Liam - Should we then be making our fiction as scientifically accurate as possible? Meet Wellcome Trust funded comic book writer Sara Kenney. Her latest project “Surgeon X” is set in a world in which the antibiotic apocalypse we’ve been be fearing has indeed come to pass, and bacterial infections are no longer treatable. I asked Sara to tell me exactly what is Surgeon X?
Sara - First and foremost it’s a comic book, and it’s a comic book that’s set about 20 years in the future in London in the midst of an antibiotic apocalypse. It’s also an app, and on the app you can read the comic, but on certain panels you can click on the speech balloon and you’ll have interviews from experts who’ll tell you a bit more. We’re calling it “behind the scenes speech balloons.”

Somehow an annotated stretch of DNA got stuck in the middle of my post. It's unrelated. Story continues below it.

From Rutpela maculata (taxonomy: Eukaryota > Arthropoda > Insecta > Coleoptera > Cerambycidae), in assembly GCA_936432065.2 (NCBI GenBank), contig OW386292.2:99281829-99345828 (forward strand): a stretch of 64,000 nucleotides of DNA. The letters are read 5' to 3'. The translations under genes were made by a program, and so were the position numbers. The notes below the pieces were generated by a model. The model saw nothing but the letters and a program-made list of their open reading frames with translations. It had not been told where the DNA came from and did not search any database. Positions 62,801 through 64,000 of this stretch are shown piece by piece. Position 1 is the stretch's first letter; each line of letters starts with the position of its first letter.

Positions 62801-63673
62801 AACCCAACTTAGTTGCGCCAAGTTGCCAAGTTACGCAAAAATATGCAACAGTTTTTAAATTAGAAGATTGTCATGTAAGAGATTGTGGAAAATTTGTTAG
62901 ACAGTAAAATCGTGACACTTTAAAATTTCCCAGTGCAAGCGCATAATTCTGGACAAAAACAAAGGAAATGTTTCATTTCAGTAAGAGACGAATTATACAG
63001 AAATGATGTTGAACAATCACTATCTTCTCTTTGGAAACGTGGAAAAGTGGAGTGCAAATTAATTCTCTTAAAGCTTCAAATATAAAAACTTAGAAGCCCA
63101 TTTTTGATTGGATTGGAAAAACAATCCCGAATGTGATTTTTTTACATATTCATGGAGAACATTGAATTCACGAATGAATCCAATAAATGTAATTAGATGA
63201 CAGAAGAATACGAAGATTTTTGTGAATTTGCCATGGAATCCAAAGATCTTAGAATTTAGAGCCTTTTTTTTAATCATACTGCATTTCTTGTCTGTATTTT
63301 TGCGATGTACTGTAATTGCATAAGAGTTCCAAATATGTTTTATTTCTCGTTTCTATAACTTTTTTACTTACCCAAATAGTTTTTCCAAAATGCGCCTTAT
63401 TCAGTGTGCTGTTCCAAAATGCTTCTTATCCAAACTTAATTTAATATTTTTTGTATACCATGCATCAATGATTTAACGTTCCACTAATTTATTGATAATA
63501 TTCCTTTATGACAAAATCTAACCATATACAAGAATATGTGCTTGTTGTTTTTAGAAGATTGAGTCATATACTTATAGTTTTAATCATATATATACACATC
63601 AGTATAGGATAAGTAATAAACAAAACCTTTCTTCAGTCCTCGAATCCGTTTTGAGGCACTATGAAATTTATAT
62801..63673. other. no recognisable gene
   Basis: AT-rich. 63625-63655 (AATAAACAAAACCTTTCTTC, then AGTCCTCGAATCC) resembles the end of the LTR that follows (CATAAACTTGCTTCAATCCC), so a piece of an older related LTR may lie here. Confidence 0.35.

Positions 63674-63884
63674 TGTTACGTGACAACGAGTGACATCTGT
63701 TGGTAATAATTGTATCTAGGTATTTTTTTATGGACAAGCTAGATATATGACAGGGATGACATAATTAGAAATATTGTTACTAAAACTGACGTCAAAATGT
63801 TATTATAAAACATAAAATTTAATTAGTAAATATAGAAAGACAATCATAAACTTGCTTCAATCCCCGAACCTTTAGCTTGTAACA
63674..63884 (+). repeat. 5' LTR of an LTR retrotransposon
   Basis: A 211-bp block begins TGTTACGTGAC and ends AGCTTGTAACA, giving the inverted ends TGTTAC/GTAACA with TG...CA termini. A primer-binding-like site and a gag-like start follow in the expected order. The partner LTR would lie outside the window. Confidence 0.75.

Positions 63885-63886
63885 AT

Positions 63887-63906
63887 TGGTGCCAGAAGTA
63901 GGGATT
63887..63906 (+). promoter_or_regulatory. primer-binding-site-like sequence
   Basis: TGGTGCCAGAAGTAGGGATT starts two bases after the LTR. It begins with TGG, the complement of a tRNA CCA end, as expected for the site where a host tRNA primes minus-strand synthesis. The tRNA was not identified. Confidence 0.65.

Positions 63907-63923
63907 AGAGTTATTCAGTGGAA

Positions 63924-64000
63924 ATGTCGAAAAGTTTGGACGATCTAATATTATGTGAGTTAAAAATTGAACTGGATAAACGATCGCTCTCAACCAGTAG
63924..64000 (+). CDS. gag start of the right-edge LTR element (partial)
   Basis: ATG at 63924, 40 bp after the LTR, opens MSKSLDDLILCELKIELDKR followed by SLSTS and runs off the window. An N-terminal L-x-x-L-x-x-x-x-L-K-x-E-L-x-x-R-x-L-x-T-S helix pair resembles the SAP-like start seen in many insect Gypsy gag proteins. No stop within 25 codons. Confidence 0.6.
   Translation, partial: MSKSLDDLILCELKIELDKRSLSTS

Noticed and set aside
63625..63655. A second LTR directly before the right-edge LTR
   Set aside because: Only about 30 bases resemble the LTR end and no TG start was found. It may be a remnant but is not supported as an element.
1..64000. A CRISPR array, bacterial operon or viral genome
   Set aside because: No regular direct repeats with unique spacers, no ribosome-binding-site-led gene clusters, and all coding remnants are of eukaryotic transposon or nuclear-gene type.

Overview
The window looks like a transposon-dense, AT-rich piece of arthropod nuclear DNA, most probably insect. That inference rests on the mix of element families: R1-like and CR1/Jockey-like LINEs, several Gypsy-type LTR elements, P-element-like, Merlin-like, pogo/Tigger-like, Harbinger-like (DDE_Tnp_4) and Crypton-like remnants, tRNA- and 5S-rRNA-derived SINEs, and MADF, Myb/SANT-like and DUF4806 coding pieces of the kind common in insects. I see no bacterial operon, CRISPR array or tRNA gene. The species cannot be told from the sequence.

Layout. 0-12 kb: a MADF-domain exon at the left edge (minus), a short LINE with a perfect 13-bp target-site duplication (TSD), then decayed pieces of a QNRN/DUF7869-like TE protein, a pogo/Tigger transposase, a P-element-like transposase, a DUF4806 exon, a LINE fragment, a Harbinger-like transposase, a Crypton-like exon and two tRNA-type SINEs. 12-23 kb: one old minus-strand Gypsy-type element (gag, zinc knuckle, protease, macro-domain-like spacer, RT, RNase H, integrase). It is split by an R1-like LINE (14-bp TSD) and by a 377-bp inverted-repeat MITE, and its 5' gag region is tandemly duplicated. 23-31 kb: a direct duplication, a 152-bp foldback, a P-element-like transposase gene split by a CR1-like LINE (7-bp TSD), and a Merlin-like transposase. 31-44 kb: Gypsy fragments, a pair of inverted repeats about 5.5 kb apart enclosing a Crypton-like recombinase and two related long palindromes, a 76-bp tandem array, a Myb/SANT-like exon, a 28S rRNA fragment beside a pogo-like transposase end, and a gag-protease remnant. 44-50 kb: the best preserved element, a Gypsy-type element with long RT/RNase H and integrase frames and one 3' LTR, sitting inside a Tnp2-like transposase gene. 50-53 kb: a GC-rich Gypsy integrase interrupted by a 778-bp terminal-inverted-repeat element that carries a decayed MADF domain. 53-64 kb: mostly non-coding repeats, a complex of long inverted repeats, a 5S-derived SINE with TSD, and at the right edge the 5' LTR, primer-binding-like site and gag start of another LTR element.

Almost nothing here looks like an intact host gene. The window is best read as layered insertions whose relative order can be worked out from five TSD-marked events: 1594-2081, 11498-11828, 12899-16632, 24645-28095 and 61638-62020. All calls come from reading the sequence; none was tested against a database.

Liam - What do you mean by an expert - a comic book expert?
Sara - It’s set in a medical future so we have surgeons, microbiologists. We have, obviously, all the scientists that have formed the story but also we have a historian, we have a philosopher, ethicist, somebody who’s working in surgical education. So the experts are kind of a range of people who have an interest in medicine but they’re each looking at it through a different lense, if you like.
Liam - Do you see what you do as in any way as educational? It’s littered with documentaries and these are actual experts you’re speaking to. Was there any hope to maybe raise awareness or understanding to the public through what you’re doing?